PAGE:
Saudi Arabia has arrested 431 people suspected of belonging to Islamic State cells and thwarted attacks on mosques, security forces and a diplomatic mission, the interior ministry said on Saturday.
The announcement came after a car bomb exploded at a checkpoint near the kingdom's highest security prison on Thursday, killing the driver and wounding two security officials in an attack claimed by Islamic State.
A string of deadly attacks carried out by followers of the ultra-hardline militant group based in Iraq and Syria has fuelled concerns about a growing threat of militancy in the world's top oil exporter.
"The number arrested to date is 431, most of them citizens, in addition to participants from other nationalities ... six successive suicide operations which targeted mosques in the Eastern province on every Friday timed with assassinations of security men were thwarted," the ministry statement posted on the official news agency SPA said.
"Terrorist plots to target a diplomatic mission, security and government facilities in Sharurah province and the assassination of security men were thwarted," it said.
The ministry did not elaborate on when the men were detained, but previous announcements that scores of suspects have been arrested suggest it was over the course of months.
Their alleged offences cited by the ministry ranged from smuggling explosives, surveying potential attack sites, providing transport and material support to bombers, smuggling in explosives from abroad and manufacturing suicide vests.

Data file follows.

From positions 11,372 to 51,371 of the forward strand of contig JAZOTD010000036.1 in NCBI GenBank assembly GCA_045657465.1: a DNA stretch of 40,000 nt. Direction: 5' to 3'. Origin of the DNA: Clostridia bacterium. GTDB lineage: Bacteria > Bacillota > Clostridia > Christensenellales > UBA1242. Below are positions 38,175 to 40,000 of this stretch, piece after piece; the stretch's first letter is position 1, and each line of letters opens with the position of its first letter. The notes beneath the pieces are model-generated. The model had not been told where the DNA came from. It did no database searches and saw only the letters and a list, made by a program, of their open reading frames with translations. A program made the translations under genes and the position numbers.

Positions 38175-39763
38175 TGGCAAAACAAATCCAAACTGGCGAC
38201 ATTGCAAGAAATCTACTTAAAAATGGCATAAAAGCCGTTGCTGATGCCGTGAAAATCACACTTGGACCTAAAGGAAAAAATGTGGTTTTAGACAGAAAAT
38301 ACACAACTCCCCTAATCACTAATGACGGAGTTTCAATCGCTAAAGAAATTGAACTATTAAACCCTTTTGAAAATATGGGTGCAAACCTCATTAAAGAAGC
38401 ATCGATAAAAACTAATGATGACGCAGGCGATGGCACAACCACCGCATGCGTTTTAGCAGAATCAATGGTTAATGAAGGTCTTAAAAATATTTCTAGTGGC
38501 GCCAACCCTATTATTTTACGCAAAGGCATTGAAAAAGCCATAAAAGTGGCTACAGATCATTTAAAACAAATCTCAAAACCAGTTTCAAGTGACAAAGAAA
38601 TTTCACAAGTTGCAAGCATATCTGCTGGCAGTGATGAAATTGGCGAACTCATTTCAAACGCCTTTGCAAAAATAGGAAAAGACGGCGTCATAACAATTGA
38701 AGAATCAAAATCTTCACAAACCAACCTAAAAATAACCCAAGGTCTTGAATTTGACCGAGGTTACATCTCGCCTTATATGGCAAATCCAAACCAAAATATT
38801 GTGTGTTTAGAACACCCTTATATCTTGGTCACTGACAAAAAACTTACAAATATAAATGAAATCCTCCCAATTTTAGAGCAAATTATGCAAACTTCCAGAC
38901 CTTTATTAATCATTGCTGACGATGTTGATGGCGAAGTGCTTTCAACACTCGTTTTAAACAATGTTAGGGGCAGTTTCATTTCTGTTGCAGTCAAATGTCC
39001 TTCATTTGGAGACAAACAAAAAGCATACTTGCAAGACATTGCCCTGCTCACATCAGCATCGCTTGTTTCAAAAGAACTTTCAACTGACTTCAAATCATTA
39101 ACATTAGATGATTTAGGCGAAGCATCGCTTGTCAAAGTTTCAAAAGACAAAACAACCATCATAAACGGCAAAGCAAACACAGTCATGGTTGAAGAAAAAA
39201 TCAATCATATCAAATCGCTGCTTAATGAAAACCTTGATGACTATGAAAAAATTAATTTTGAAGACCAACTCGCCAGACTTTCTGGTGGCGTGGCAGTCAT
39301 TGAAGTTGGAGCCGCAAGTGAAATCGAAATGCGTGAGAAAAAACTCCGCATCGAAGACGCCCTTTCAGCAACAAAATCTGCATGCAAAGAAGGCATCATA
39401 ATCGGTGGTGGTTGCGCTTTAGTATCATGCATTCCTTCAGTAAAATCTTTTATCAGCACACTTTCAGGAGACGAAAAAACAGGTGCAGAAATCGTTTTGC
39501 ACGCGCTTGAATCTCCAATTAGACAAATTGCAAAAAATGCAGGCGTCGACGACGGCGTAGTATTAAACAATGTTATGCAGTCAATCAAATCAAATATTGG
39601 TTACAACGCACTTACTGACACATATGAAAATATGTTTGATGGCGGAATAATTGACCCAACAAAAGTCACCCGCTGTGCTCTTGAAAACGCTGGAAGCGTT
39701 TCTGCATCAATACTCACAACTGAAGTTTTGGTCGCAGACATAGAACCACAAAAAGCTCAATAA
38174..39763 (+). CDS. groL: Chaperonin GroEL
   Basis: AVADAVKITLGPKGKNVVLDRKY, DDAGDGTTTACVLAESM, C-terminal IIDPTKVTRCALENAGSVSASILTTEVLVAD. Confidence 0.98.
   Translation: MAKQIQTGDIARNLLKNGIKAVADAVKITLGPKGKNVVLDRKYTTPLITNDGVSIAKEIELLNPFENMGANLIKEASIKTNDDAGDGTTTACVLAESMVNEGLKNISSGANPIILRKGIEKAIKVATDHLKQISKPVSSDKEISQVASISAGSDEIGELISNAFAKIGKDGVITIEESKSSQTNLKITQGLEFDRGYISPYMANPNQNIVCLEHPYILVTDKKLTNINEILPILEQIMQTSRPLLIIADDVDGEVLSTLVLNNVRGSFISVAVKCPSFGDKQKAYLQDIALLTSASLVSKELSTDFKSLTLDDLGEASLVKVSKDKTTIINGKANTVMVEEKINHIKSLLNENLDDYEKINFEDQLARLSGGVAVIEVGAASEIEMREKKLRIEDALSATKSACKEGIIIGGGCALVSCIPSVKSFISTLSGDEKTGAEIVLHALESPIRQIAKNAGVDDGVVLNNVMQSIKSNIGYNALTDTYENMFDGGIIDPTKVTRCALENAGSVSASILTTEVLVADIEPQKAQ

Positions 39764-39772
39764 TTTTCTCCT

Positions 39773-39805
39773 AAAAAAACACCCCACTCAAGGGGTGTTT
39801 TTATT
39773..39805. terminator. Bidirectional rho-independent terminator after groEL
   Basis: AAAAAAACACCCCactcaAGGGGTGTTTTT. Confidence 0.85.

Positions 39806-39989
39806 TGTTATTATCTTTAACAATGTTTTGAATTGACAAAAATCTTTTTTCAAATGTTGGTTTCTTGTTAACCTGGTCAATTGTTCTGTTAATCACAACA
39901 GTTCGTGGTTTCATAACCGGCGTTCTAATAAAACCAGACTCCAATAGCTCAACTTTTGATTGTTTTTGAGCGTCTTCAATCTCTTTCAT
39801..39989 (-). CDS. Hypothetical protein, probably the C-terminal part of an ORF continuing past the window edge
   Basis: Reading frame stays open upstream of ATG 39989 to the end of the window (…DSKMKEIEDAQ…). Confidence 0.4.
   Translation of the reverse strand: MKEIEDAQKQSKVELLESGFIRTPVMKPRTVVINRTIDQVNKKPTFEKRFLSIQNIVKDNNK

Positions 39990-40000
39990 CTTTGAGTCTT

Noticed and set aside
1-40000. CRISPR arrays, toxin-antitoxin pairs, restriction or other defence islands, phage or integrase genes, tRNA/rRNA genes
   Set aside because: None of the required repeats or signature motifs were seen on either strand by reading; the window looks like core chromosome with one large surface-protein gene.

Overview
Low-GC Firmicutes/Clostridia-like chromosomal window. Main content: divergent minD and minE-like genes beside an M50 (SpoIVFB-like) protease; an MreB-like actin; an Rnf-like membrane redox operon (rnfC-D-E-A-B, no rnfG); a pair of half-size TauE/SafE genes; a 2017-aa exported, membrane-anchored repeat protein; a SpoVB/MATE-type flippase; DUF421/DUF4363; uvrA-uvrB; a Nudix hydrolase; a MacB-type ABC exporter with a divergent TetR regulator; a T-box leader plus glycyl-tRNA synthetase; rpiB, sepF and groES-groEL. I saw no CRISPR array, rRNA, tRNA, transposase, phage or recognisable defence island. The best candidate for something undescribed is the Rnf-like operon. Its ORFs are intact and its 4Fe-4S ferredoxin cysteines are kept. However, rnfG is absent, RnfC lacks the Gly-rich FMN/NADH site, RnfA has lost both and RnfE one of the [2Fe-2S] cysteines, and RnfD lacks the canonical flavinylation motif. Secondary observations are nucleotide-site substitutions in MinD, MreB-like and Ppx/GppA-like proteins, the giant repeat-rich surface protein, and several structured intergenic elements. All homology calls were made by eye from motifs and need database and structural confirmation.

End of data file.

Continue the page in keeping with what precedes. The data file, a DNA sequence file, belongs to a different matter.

Islamic State has called on supporters to carry out attacks in the kingdom and killed 25 people in two suicide bombings at Shi'ite Muslim mosques in the country's east in May.
A Saudi man, reportedly aided by several other men from the kingdom, blew himself up in a Shi'ite mosque and killed 27 worshippers in June.
The group says its priority target is the Arabian peninsula and in particular Saudi Arabia, home of Islam's holiest places, from where it plans to expel Shi'ite Muslims.
The interior ministry said the suspects arrested in the kingdom were carrying out "schemes directed from trouble spots abroad and are aimed at inciting sectarian strife and chaos."
U.S. Defense Secretary Ash Carter will travel next week to Saudi Arabia as part of the Obama administration's efforts to convince skeptical allies in the region about the benefits of the Iran nuclear deal.
In an interview with the New York Times this week, President Obama urged America's traditional Sunni allies in the Gulf to better embrace their Shi'ite citizens.
"My argument has been to my allies in the region, let's stop giving Iran opportunities for mischief. Strengthen your own societies. Be inclusive," Obama said.